September 26: U.S. District Court Judge Wendy Beetlestone denies Marland, Rinab and Chambers’ motion for a preliminary injunction against the executive order, writing that the three did not demonstrate “they will suffer immediate, irreparable harm if users and prospective users cannot download or update” TikTok after September 27, since they will still be able to use the app.

September 27: Just hours before the TikTok ban was set to go into effect, U.S. District Court Judge Carl J. Nichols grants ByteDance’s request for a preliminary injunction while the court considers whether the app poses a risk to national security. (link)

September 29: TikTok launches a U.S. election guide in the app. (link)

October

comedian Sarah Cooper's page is displayed on the TikTok app

WASHINGTON, DC – AUGUST 07: In this photo illustration, comedian Sarah Cooper’s page is displayed on the TikTok app. (Photo Illustration by Drew Angerer/Getty Images)

Snapchat launches a TikTok rival. (link)

TikTok says it’s enforcing actions against hate speech. (link)

TikTok partners with Shopify on social commerce (link)

October 13: After failing to win their first request for a preliminary injunction, TikTok creators Marland, Rinab and Chambers file a second one. This time, their request focuses on the Commerce Department’s November 12 deadline, which they say will make it impossible for users to access or post content on TikTok if it goes into effect.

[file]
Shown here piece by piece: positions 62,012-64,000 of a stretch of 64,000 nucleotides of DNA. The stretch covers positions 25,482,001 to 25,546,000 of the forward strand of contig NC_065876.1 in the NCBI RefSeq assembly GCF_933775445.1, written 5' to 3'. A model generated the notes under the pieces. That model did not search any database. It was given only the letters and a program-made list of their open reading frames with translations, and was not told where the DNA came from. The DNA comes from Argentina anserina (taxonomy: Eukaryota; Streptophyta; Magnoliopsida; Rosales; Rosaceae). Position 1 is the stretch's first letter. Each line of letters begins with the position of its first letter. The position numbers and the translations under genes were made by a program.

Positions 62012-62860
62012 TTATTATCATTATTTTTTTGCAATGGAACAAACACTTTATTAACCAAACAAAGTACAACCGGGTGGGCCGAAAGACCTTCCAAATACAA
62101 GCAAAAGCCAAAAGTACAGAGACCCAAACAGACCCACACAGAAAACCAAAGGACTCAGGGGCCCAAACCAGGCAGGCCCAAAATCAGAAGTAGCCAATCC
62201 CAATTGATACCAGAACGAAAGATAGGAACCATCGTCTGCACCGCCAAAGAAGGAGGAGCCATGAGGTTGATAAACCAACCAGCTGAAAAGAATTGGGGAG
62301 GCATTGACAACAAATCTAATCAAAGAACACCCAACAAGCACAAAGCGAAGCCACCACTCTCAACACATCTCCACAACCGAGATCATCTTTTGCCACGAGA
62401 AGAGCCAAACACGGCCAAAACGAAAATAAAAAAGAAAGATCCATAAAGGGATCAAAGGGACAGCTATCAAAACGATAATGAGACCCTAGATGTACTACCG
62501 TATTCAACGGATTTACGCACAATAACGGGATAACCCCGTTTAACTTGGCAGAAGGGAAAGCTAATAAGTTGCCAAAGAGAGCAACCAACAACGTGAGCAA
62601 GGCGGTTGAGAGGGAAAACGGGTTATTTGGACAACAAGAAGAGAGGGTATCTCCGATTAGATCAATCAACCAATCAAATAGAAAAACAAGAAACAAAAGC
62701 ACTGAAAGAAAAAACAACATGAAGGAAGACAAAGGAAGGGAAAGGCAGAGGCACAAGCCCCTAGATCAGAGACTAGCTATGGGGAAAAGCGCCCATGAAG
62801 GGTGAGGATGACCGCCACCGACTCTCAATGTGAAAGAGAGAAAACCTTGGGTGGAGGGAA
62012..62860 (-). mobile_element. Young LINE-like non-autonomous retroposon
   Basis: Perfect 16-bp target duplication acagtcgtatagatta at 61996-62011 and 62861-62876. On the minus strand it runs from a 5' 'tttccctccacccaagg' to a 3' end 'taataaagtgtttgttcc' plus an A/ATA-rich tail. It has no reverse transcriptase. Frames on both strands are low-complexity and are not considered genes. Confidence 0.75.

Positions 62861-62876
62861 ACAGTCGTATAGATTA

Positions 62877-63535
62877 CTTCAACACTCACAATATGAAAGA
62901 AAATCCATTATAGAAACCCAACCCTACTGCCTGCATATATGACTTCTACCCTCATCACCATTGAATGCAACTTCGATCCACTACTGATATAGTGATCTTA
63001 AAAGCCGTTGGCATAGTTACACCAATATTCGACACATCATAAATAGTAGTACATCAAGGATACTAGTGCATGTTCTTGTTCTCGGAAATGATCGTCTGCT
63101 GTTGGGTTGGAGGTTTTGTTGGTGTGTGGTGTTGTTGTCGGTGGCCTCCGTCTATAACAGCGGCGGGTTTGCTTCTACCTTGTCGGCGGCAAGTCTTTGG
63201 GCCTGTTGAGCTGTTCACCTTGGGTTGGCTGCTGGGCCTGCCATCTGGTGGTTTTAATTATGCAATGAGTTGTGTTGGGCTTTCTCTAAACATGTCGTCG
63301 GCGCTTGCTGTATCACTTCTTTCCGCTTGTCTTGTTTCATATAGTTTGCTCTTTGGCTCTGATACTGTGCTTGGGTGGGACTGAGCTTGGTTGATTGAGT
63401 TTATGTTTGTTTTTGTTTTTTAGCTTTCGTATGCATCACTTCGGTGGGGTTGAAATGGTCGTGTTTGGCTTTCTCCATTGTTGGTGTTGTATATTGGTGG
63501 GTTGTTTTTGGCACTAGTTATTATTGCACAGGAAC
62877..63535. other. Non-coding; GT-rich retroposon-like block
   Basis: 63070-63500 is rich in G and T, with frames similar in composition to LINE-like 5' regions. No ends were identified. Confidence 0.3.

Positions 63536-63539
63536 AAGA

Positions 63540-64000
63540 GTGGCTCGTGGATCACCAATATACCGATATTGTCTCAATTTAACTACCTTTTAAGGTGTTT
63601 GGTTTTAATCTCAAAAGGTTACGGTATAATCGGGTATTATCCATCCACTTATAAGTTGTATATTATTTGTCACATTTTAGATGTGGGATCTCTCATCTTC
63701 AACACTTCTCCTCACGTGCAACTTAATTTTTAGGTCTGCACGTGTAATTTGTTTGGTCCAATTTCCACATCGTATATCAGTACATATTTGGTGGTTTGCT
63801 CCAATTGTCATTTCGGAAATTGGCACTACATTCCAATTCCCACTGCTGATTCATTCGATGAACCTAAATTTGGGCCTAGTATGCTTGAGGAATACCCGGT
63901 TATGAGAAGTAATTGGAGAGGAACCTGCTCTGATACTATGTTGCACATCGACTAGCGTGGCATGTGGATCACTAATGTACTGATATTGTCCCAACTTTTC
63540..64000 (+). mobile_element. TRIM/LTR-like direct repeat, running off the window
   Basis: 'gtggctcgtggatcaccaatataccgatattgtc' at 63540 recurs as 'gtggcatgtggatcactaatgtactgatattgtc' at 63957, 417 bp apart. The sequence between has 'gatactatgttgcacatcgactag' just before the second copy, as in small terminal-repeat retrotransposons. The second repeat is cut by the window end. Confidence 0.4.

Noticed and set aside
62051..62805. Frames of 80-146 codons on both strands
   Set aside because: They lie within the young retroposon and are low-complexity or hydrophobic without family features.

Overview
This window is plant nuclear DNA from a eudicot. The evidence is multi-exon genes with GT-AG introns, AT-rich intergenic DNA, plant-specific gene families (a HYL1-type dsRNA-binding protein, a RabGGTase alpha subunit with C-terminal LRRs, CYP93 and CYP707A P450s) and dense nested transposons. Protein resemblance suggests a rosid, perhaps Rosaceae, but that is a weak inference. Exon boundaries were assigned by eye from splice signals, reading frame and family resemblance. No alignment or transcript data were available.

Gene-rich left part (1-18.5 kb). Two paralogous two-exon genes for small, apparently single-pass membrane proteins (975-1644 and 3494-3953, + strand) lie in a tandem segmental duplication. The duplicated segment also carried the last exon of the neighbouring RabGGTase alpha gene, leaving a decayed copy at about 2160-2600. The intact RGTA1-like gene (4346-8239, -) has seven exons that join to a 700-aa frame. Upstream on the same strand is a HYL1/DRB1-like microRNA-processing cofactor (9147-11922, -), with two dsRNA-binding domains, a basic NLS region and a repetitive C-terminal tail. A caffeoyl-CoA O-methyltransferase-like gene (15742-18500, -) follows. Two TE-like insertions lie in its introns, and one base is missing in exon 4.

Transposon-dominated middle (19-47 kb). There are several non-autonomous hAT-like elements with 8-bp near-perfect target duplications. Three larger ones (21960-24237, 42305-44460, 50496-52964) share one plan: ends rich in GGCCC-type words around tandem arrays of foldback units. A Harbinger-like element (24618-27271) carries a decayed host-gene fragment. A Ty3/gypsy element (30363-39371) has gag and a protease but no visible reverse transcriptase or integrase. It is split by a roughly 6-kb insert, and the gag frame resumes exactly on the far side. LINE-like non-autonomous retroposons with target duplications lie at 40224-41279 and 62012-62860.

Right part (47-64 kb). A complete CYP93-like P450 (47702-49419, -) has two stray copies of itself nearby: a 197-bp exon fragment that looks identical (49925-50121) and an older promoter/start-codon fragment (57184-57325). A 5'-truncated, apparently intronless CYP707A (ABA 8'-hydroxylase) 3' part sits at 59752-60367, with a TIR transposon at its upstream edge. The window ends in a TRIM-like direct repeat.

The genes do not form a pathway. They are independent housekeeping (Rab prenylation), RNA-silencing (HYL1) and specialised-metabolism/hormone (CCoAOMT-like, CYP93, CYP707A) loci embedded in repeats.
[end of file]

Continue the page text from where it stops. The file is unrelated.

October 30: U.S. District Judge Wendy Beetlestone grants TikTok creators Marland, Chambers and Rinab’s second request for a preliminary injunction against the TikTok ban. (link)

November

November 7: After five days of waiting for vote counts, Joe Biden is declared the president-elect by CNN, followed by the AP, NBC, CBS, ABC and Fox News. With Biden set to be sworn in as president on January 20, the future of Trump’s executive order against TikTok becomes even more uncertain.

November 10: ByteDance asks the federal appeal court to vacate the U.S. government’s divestiture order that would force it to sell the app’s American operations by November 12. Filed as part of the lawsuit in D.C. District Court, ByteDance said it asked the Committee on Foreign Investments in the United States for an extension, but hadn’t been granted one yet. (link)

November 12: This is the day that the Commerce Department’s ban on transactions with ByteDance, including providing internet hosting services to TikTok (which would stop the app from being able to operate in the U.S.), was set to go into effect. But instead the case becomes more convoluted as the U.S. government sends mixed messages about TikTok’s future.

The Commerce Department says it will abide by the preliminary injunction granted on October 30 by Judge Beetlestone, pending further legal developments. But, around the same time, the Justice Department files an appeal against Beetlestone’s ruling. Then Judge Nichols sets new deadlines (December 14 and 28) in the D.C. District Court lawsuit (the one filed by ByteDance against the Trump administration) for both sides to file motions and other new documents in the case. (link)

November 25: The Trump administration grants ByteDance a seven-day extension of the divestiture order. The deadline for ByteDance to finalize a sale of TikTok is now December 4.

This timeline will be updated as developments occur.